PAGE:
Speaking of over-hyped events brings us to this week's blog. Or, as we're calling it, the Superblog. Truth is, unless you're interested in online photo services, we don't have much to share with you this week except for this: the train diorama in the Clemenceau Heritage Museum in Cottonwood, Arizona. If we'd taken a better photo, you've have seen the complete layout, with all of the tiny mountains, the wee train tracks, the itsy saloon (complete with bordello), and the T. Rex with a cow in its mouth. In case you're wondering, the T. Rex is not to scale.
A dinosaur dining on a cow isn't, strictly speaking, historically accurate but the good people at the museum know the best train dioramas all feature a T. Rex munching on something. The Heritage Museum is small but sincere, the staff is dedicated, and the admission price is whatever its visitors care to donate. The train diorama was created by volunteers. It took five people a full five and a half years to build the thing. Sometimes it takes awhile to do something right. The diorama is pretty much the highlight of the C.H.M.
You might be thinking to yourself, Well, glad you enjoyed the visit, but why did you put such a lousy cellphone shot on the blog? and we'll tell you why: The museum people told us we could take the picture. The picture was free. We didn't have to pay anyone to use it.
Plus, we kind of like the photo. Because it's gently out of focus, it almost seems like we're looking down on a real little town there.
Y'see, we're used to paying for our photos at various royalty-free photo sites. "Royalty-free" doesn't mean the picture is free. It means, customers pay a flat sum to use shot and then they don't have to worry about paying additional fees for an individual license on the image. (Unless the customers sells 250,000+ copies of their item or ebook, at which point the photo sites want them to pull out the credit card again. So far, that particular nagging worry hasn't kept a lot of self-publishers up at night.)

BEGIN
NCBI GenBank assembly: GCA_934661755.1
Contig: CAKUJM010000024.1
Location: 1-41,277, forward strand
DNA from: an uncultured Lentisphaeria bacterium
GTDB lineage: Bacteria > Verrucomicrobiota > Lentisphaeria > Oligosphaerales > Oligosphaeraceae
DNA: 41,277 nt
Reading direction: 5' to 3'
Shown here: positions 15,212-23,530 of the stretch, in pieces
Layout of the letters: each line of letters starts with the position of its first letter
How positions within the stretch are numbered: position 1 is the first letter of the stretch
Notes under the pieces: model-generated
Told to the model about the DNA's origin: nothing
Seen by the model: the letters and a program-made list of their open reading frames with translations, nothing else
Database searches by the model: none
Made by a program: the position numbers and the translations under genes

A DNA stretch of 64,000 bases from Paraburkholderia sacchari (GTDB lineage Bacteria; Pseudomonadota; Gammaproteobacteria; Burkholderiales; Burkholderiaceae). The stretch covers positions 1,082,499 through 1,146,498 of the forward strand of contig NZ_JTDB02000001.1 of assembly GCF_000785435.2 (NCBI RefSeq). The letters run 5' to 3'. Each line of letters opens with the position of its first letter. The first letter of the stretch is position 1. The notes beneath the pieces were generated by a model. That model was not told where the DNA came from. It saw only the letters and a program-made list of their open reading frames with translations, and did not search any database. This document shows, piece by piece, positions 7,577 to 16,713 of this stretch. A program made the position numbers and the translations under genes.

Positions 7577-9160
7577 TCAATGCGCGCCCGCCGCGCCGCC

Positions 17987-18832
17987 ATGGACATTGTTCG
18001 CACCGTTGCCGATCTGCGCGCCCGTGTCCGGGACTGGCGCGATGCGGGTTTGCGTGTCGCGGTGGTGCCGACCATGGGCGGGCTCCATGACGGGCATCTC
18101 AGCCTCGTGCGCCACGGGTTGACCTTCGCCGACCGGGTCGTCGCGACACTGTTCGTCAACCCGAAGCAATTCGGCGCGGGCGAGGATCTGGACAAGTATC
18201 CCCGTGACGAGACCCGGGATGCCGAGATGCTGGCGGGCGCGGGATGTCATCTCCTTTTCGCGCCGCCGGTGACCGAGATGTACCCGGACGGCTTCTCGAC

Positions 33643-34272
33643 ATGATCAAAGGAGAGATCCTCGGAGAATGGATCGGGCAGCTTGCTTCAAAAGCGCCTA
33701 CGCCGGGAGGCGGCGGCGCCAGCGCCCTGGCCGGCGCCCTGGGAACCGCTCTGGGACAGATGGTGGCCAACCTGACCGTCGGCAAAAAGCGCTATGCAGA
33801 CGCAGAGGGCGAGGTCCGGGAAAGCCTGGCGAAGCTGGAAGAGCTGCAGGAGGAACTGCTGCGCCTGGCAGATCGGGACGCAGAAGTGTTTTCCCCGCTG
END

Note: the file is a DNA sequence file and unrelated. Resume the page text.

For the most part, three sites have been ringing up our sales. Those sites are fotolia, Shutterstock, and Bigstock. There's dozens of other such outfits but those are the ones we stumbled across first and we've been too lazy to investigate the others. As it happened, when Renee pulled two photos for the Something Wicked cover, she was on Bigstock.
Then she noticed that Bigstock had a subscription plan. We hate subscription plans but this seemed like a decent deal. For $69, customers can download five largest-possible images a day for a full month. In case you're wondering, fotolia charges the same; Shutterstock will give you 25 images a day but you'll be out $249 for a single month's charge ($199 a month if you sign up for a year).
Bigstock doesn't roll over images so if you don't download your five, that day is gone. Also, customers have to contact the company to cancel the subscription plan or they're automatically re-enrolled each month. Neither of these stipulations were deal-breakers so she whipped out the credit card and took the plunge.
Today, there are 125 royalty-free images in Renee's work file. Flip through the folder, and you'll see zombies and fairies; couples in love and couples in lust; cowboys and horses; and on and on. And on. The subscription plan ends on 06/30 -- she cancelled the roll-over on Day Two so this is pretty much a one-shot -- and, when the whole thing is complete, each image will have cost us 46 cents.
Plus, this has given her a chance to start working on the new cover for our next novel. Which is being plotted but still hasn't been written.
Hey, we've been busy looking at train dioramas. What's your excuse?
Quote o' the day: "When fear shows up and threatens your curiosity and enlightenment, look it square in the eye, acknowledge it, own it and move on. Don't let it hold you back from greatness. The greatest thing to fear about fear is the inaction that often accompanies it" -- Amy C. Cosper